Philip Kirschen-Clark, cooking in his culinary dungeon.Photo: Melissa Hom
We always like Jimmy’s — the Belgian beers, the sausage plates, the occasional bacon tasting. But nothing could have prepared us for our recent discovery of a living, breathing young chef working gastronomic magic in Jimmy’s ultraprimitive kitchen. Using only two hot plates and a toaster oven, Philip Kirschen-Clark, the former fish man at wd-50, is making surprising, inventive dishes every night at the East Village bar.
Kirschen-Clark, 26, claims he’s never made the same thing twice in his three months at Jimmy’s. Last night we had The Slab, a heavy piece of braised bacon served with a sherry vinaigrette; some seared Spanish mackerel plated with cured concord grapes and some kind of amazing Asian starch purée; and a five-cauliflower bucatini with crisped salumi that had us rethinking our attitude toward that unlovable vegetable.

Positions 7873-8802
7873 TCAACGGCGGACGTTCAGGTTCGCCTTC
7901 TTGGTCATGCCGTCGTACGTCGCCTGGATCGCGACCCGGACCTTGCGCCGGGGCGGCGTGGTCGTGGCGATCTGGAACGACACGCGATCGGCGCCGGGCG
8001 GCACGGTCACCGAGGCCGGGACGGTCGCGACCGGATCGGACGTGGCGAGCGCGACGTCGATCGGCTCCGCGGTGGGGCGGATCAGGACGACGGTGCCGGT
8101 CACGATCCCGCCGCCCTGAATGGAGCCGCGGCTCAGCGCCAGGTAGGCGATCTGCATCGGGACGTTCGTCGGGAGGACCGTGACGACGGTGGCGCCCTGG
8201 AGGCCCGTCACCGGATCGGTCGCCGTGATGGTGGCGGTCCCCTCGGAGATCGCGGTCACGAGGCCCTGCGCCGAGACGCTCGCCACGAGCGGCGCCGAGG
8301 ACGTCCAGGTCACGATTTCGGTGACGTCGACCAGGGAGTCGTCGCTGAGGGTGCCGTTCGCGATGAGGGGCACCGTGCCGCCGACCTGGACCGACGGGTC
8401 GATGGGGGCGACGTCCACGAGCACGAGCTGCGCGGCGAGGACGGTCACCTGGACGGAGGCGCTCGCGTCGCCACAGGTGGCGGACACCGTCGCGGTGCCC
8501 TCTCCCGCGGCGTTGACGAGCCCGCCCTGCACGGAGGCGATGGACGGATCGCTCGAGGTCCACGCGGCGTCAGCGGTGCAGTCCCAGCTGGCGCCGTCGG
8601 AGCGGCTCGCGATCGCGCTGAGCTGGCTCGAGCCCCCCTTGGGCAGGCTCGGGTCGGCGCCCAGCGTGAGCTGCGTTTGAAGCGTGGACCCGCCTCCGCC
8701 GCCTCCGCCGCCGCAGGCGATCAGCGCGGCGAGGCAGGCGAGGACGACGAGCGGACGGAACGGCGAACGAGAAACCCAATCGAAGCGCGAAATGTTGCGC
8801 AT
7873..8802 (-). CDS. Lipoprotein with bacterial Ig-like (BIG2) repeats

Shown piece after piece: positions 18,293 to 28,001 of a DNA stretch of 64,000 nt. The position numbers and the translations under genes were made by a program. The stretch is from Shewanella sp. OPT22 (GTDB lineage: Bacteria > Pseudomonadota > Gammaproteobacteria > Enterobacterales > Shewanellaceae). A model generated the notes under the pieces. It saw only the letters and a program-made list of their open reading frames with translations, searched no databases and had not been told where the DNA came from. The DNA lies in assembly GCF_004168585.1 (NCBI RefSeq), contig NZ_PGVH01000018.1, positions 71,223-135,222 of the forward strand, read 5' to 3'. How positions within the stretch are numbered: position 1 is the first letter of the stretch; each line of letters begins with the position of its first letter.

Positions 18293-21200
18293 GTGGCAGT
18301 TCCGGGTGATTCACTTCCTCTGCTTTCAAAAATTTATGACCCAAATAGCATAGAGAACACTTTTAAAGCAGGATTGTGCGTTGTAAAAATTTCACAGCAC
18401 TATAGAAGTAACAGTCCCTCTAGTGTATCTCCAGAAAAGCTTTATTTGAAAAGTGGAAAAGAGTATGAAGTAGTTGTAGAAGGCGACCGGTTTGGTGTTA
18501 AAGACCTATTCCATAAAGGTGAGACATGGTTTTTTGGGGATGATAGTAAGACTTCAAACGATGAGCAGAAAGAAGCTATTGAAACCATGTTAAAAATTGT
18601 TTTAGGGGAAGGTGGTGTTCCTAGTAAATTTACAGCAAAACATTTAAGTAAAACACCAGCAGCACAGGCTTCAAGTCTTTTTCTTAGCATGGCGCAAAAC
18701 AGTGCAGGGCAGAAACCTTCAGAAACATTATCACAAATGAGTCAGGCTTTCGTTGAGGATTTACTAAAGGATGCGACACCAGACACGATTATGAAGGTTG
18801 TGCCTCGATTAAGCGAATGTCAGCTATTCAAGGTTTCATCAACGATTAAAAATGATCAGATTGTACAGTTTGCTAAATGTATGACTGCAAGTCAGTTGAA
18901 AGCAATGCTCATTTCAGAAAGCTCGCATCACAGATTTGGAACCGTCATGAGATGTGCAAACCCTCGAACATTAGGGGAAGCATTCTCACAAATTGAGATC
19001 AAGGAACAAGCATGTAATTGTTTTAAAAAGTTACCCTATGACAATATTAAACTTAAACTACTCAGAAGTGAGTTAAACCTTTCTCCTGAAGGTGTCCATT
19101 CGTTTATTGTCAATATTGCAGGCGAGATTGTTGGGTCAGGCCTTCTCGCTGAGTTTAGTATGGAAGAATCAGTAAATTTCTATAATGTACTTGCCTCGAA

Sunday night we bumped into Gilt’s Chris Lee there; if chefs are starting to show up late, that’s a good sign. Expect a regiment of toques to be walking the stairs down to Jimmy’s to check out the place’s real-world Top Chef challenge: Just how much serious food can a talented cook produce with no budget, no help, and no oven? As it turns out, the answer is “a lot.” And that’s also the answer to how much we plan on going to Jimmy’s. Something this good, this crude, and this heroic can’t last long.